What's that? You say you did pull it out of your ass? OK, no need for explanation. Move along.

I say this as a privacy advocate, but (1, Interesting)

markass530 (870112) | more than 6 years ago | (#22658922)

I Download a metric FUCKTON of pirated material. I Get drunk and download a lot of porn off limewire. Even though I Check through the stuff, I have found porn that is legally "questionable" that being said, as long as they only prosecute terrorists and their ilk, wtf do I give if they Look at my Shit???

It doesn't add up (4, Interesting)

Derling Whirvish (636322) | more than 6 years ago | (#22659092)

My BS detector is pinging.

the transmission line provided the Quantico recipient direct access to all content and all information concerning the origin and termination of telephone calls placed on the Verizon Wireless network as well as the actual content of calls.
The contents of my cell phone calls made locally intracity west of the Mississippi DO NOT get routed through a single line on the east coast that terminates at Quantico. It's absurd to think that all of Verizon's cell calls are routed to that link. Occam's razor.

So it's a DS3 (1)

kilodelta (843627) | more than 6 years ago | (#22659178)

Which means in all likelihood it's carried on optical fiber. Someone should chop that fiber into a million little pieces. And then lets litigate the current incumbents into non-existence and have companies that understand the rule of law take over.

Do the math (3, Informative)

thegameiam (671961) | more than 6 years ago | (#22659590)

A GSM half-rate channel is 5.6Kbps (a fullrate channel is twice that, but let's look at the most extreme case). A DS3 = 45 Mbps. 45Mbps = 45000Kbps

45000Kbps / 5.6Kbps = 8037 simultaneous calls supported on a DS3, assuming 0% overhead, protocol, encryption, and that all calls are half-rate.

VZW and ATTW have subscriber counts in the millions.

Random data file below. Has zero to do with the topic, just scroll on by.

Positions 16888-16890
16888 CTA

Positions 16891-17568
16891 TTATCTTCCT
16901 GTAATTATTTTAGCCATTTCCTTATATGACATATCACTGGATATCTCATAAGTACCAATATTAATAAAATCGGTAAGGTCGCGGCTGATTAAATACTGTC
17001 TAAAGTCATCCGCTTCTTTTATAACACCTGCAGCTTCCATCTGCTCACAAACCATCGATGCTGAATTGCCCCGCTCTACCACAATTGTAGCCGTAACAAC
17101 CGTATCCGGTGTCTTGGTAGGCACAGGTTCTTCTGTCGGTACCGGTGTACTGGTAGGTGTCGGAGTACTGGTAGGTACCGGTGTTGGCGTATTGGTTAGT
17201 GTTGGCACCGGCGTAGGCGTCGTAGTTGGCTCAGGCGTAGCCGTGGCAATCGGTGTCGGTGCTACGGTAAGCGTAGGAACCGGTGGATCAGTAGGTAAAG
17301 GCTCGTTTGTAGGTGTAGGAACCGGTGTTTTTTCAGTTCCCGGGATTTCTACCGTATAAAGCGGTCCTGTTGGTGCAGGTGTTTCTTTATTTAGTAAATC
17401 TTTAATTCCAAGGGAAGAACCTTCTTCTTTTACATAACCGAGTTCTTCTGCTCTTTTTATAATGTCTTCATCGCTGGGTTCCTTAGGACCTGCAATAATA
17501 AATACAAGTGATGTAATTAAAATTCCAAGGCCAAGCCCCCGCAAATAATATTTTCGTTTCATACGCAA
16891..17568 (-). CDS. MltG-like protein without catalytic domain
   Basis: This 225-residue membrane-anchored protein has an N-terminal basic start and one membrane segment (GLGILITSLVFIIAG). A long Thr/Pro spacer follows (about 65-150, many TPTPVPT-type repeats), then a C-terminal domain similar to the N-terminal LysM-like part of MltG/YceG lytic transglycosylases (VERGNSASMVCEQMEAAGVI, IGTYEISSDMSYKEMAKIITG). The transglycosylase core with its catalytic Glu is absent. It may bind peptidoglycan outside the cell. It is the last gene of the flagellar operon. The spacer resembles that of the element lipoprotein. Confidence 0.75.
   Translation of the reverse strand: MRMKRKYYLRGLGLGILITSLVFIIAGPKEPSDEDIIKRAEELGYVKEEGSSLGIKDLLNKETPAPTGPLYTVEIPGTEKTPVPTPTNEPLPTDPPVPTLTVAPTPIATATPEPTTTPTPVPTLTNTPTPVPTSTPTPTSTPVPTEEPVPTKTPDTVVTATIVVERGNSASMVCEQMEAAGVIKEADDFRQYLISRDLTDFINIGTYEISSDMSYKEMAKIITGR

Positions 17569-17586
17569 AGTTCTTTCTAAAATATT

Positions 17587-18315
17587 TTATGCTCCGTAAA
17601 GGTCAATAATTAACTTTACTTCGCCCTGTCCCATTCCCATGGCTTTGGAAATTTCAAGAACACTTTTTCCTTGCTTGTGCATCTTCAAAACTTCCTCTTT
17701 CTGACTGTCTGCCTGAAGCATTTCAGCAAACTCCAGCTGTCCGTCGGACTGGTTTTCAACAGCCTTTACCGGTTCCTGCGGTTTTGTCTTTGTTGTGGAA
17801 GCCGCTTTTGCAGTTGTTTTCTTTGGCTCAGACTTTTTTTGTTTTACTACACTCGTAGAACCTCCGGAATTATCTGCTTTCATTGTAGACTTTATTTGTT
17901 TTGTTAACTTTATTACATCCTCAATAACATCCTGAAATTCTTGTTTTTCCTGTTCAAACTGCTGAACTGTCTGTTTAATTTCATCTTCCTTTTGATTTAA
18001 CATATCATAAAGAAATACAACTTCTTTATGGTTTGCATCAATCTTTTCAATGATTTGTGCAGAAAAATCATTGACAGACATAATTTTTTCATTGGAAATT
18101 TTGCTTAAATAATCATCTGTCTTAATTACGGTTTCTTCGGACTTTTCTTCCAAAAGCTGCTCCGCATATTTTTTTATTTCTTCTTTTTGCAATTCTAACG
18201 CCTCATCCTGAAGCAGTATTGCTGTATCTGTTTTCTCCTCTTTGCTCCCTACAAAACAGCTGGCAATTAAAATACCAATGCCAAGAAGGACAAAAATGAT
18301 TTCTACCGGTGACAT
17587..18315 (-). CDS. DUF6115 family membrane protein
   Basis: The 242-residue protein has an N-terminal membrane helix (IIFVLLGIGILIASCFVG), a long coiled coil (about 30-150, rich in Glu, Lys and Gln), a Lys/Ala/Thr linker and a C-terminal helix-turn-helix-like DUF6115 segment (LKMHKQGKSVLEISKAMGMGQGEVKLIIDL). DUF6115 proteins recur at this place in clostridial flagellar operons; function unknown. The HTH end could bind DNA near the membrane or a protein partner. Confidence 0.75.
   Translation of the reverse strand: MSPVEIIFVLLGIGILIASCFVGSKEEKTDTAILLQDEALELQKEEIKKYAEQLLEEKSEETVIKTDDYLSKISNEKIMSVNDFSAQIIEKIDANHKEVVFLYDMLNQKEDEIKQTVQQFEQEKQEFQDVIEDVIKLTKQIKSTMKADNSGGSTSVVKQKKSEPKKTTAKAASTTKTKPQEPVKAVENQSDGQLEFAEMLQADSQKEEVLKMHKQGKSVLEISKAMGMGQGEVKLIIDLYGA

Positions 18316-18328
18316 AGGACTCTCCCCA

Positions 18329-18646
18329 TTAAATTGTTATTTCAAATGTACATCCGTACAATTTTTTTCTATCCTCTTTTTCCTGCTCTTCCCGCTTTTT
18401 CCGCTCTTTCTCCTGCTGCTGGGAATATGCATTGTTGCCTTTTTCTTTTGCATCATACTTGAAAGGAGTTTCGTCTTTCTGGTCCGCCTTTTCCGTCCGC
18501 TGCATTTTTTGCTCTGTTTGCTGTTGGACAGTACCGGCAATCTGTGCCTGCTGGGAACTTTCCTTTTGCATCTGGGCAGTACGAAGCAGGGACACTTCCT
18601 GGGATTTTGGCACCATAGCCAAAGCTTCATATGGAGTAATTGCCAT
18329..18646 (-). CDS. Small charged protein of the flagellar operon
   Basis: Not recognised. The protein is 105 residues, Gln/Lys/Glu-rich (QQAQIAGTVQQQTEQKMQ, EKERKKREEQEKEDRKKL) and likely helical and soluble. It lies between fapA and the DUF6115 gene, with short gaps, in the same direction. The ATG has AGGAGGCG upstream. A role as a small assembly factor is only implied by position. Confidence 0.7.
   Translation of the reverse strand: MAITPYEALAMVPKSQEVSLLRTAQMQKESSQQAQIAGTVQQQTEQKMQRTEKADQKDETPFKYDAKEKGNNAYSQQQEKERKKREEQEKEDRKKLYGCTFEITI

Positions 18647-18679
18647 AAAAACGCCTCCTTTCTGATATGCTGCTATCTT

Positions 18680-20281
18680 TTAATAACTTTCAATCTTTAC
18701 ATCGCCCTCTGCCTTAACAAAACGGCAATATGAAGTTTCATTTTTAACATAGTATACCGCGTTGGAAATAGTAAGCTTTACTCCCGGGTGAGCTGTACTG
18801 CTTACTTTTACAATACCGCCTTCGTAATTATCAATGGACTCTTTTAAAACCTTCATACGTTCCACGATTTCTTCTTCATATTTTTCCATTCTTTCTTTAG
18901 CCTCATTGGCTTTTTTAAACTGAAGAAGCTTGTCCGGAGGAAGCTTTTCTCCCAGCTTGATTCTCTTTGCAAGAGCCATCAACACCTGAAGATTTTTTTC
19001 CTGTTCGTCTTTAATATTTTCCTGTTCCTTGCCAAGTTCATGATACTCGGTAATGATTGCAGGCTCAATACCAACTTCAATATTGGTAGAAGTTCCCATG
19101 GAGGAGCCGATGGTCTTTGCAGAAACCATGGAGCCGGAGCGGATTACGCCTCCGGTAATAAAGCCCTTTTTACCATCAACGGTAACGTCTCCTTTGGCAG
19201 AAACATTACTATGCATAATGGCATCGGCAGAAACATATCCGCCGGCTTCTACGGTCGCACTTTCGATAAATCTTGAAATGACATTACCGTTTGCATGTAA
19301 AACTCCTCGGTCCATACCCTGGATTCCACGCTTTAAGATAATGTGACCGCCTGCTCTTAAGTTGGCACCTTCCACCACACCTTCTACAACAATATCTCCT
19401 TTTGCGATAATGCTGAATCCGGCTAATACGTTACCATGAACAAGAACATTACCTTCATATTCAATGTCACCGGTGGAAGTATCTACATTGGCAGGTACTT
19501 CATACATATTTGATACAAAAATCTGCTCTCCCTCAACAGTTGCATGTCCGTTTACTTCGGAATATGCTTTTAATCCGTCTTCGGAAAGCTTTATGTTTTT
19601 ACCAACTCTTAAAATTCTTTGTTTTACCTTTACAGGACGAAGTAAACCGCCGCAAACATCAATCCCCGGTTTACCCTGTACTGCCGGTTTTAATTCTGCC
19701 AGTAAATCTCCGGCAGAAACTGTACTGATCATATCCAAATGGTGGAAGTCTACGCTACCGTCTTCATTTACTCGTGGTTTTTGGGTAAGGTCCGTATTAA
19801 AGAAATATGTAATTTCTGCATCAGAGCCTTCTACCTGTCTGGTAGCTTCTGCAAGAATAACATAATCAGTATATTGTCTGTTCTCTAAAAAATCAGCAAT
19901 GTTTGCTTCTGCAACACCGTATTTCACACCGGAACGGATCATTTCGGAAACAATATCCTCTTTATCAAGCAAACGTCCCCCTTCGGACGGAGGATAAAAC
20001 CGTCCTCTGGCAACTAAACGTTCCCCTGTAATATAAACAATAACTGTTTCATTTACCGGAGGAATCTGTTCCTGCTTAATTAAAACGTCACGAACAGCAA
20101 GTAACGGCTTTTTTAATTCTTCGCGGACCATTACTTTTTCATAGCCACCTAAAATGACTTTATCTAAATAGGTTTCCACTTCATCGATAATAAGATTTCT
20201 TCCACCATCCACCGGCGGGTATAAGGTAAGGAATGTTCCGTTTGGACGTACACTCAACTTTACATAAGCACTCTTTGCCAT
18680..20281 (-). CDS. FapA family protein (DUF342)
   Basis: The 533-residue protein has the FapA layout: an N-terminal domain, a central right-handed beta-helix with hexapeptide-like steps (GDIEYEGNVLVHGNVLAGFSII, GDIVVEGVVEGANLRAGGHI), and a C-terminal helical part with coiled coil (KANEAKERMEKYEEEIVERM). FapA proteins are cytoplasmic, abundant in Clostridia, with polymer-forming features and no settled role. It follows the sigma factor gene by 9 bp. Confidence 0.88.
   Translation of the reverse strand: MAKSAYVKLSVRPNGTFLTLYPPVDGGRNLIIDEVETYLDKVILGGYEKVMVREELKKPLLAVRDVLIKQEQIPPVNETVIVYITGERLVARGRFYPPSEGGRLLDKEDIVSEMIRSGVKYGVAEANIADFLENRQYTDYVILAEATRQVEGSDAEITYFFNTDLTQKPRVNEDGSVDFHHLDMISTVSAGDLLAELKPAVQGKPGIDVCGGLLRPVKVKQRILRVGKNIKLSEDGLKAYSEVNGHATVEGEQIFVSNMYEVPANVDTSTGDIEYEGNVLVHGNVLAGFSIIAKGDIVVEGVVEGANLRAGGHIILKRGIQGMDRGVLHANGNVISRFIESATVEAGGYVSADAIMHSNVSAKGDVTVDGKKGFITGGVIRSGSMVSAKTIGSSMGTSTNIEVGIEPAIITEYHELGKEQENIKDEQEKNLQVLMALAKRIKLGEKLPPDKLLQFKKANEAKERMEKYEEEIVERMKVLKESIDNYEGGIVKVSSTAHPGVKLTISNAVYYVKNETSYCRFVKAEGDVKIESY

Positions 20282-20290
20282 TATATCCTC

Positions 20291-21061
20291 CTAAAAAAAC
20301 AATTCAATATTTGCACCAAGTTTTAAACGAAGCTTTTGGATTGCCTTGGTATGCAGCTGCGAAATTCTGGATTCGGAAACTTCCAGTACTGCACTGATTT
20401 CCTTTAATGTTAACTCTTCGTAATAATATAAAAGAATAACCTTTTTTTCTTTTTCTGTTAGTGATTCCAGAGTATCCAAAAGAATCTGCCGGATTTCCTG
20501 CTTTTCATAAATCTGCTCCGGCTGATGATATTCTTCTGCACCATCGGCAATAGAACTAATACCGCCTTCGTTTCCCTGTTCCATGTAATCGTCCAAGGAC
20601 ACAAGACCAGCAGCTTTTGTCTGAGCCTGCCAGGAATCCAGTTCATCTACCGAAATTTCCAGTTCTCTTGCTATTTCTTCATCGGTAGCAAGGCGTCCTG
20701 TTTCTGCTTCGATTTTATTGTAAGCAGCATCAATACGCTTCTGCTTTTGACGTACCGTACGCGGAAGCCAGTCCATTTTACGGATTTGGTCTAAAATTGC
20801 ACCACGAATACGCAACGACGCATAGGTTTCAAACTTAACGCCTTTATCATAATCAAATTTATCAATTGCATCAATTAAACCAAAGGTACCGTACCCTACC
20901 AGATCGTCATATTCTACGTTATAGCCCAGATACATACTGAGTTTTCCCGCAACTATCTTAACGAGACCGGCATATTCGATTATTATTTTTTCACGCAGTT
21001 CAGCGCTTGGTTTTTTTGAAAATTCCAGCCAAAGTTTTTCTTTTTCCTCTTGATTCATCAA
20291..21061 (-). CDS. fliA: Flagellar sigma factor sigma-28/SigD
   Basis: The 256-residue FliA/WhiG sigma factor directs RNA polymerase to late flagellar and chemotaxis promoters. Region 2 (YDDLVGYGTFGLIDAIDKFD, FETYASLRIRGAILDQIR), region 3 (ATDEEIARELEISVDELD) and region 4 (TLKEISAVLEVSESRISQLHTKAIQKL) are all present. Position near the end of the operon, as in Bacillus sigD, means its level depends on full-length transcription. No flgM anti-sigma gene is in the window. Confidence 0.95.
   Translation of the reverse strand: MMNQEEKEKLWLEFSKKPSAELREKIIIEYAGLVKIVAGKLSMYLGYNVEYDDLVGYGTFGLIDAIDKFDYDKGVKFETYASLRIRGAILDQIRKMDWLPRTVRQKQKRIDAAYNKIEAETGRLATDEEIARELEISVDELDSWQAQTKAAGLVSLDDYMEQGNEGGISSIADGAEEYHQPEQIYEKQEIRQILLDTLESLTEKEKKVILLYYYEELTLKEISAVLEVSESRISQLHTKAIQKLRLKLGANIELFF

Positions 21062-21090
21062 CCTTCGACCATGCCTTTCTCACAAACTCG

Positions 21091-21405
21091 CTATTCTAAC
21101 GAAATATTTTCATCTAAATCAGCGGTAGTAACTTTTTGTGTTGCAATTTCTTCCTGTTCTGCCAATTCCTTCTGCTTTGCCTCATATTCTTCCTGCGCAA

Whatever the legality or circumstance of this, a single DS3 is hardly wholesale snooping.

It probably costs $1 billion a day. (1)

heroine (1220) | more than 6 years ago | (#22659718)

That plan is probably $1 billion a day, not including supplimental spending packages.

frost phist (-1, Offtopic)

Anonymous Coward | more than 6 years ago | (#22659798)

of FreeBSD Usenet my efforts were in ratio of 5 to guests. Some people revel in our gay this verY moment, it's going, transfer, Netscape If you answered Be 'very poorly

DS-3 = high bandwidth? (2, Insightful)

phirst (683939) | more than 6 years ago | (#22659948)

A whopping 45Mbit/s... Sure, that wouldn't be bad for a home internet connection, but in the grand scheme of the FBI connecting to comms companies, surely this counts as comparable to wet string?

Going to Prison now? (1)

SpyPlane (733043) | more than 6 years ago | (#22659986)

How is this guy saying these things and not already on his way to prison? I have a TS clearance and agreed to not disclose anything I know or worked on while in a TS position. If this guys statements are even mildly true, he should be on his way to prison for breaking his end of the deal. Whether you think it is right or not, he signed on to a job that had requirements, and he broke those requirements by talking about it.